Graphics Student... 17" powerbook or G5 tower

Discussion in 'PowerPC Macs' started by matt1190, Oct 26, 2005.

  1. matt1190 macrumors newbie

    Joined:
    Oct 25, 2005
    #1
    So I'm kinda stuck right now. I know I'm going to be buying an Apple very soon but I need an outside opinion. I'm a Graphic Design student primarily working with Adobe CS products, and light AfterEffects useage.

    I've narrowed it down between a new 17" Powerbook or new dual 2.3 G5 tower and 20" display. An upgrade in memory will happen with either decision.
    I'd like to have something portable since I do a lot of running around. But then again, I love screen size and have a habit of being creative/productive in one place for hours at a time. Perhaps a laptop might change this?? It'd be nice to be able to present designs and projects to professors/clients... anywhere. I've never owned a laptop. Will I possibly be enlightened to some miraculous state of being upon owning one?

    single 1.67ghz vs dual 2.3ghz
    120gb hd vs 250gb hd
    portable, kinda limited vs solid, wont be out dated for awhile
    ATI 9700 -128MB DDR vs NVIDIA 6600 -256MB GDDR SDRAM
    sick as hell vs sick as hell
    $2300 vs $3000

    I have been struggling with this for the last two weeks! What do you guys think? All input is much appreciated!!

    -Matt
     
  2. jer2eydevil88 macrumors regular

    jer2eydevil88

    Joined:
    Feb 6, 2004
    Location:
    USA
    #2
    If you need this machine for 2 - 3 years in production with today's software you should look at the dual cpu rig.

    If you need portability more and don't mind that the current powerbooks will be VERY dated looking when the Intel lineup comes out then go with a powerbook.

    The 17" powerbook is far from a very portable notebook though and its more of a desktop replacement machine due to the size of the beast.

    All in all both can truley handle your tasks the g5 will obviously do a better job at this time but you lose the mobility.


    A simpler solution might be a $1299 imac and a $999 ibook giving you both creative productivity on the go and a solid workstation for you to have at home.
     
  3. rickvanr macrumors 68040

    rickvanr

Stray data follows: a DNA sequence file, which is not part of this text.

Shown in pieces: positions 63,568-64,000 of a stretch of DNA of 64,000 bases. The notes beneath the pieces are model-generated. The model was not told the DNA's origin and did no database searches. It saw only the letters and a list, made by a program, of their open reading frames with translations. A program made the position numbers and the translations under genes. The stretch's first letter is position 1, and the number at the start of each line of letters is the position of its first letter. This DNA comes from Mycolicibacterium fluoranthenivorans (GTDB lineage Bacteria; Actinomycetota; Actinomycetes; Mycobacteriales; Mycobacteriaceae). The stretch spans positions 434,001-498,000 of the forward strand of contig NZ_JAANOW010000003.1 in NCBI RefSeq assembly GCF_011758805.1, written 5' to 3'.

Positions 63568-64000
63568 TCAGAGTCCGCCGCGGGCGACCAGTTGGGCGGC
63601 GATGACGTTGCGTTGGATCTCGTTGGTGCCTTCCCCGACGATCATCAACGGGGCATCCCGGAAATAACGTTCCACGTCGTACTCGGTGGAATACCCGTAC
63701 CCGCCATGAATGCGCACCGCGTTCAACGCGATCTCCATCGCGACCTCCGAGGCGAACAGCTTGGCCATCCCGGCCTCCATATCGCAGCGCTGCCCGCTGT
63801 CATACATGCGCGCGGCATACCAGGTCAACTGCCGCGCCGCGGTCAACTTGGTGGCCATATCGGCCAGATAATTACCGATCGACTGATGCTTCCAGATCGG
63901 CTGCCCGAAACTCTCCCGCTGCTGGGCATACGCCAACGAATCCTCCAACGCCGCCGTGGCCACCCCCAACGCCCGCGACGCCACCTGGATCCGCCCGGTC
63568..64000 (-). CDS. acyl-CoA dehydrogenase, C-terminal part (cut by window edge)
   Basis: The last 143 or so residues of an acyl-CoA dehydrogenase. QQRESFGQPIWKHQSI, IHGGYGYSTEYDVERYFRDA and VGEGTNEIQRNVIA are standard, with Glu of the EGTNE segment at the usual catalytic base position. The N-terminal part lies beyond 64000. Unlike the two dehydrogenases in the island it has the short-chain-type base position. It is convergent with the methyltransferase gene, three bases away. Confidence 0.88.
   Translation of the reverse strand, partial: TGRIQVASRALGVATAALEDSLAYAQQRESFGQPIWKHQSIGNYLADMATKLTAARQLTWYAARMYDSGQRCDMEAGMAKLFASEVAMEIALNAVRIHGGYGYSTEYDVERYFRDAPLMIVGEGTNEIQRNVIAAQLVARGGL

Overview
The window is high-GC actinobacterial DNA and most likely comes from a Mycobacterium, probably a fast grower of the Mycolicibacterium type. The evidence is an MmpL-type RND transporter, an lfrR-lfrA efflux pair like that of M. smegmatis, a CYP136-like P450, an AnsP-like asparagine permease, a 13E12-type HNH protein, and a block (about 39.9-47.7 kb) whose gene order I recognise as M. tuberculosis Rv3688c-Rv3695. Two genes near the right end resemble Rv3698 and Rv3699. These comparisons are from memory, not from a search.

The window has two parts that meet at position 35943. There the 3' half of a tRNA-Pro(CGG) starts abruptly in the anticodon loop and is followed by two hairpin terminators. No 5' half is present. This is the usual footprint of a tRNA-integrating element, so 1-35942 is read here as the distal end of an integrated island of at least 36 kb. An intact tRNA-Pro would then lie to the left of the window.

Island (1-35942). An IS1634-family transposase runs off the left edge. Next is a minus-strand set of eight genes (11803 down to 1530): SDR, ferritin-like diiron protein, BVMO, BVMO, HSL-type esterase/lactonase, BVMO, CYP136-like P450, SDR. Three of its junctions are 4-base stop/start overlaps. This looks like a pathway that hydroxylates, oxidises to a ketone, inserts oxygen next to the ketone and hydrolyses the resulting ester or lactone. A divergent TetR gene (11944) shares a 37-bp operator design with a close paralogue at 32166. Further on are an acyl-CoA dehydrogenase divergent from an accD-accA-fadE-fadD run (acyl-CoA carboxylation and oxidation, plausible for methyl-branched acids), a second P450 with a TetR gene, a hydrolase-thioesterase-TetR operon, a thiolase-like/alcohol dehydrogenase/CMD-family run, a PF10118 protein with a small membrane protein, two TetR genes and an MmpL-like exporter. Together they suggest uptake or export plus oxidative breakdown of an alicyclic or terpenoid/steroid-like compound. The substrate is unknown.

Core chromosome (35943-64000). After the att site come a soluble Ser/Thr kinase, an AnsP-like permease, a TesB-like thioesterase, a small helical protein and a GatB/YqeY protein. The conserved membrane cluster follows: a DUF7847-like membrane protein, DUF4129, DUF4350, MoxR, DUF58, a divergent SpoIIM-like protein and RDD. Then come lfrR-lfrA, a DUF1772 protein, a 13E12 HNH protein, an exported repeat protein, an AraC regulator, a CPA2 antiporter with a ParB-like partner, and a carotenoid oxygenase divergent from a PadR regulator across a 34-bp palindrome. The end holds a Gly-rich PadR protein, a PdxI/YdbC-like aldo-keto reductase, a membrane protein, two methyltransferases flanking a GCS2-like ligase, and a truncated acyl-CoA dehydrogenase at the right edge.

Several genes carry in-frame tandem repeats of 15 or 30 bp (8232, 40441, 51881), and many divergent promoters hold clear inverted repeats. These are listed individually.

Joined:
    Apr 10, 2002
    Location:
    Brockville
    #3
    I have a laptop and a desktop. There are pros and cons either way you go.

    With a laptop you have portability, and it will be reasonably fast.

    If you go desktop you won't have portability. But it will be drastically faster. Screen size will be the same pixel for pixel, but you can always get a bigger monitor down the road, and your graphics card will be better in a desktop. Finally, a desktop is much more upgradable.

    I personally, love my desktop, and am more then happy to sacrifice portability for screen size and raw power.

    Also, if you are a student get ADC. It cost $100, you get Tiger for free, plus a t-shirt and some other free things. Oh, and the main reason; you'll save around double of simply the student discount.

    Example, the 17" PB is $1999 with ADC, and the 2.3 with 20" is $2,718.
     
  4. joepunk macrumors 68030

    joepunk

    Joined:
    Aug 5, 2004
    Location:
    a profane existence
    #4
    I would say that a G5 Tower is your best bet in the Graphics area and maybe you could purchase an older model iBook for quick/on-the-go travel.

    I use a PB as my main machine for my Graphics classes. The Art Department just got new PM and put the very old G3 B/W out to rest somewhere (I really hope they have a nice home). I also needed it for portability during breaks. And a laptop works great since I live off campus and my old apartment only had one phone plug-in between 4 roommates.

    What kinds of computers does your Art department have for it's Graphic Design program?

    The Powermac is the best choice IMHO.
     
  5. generik macrumors 601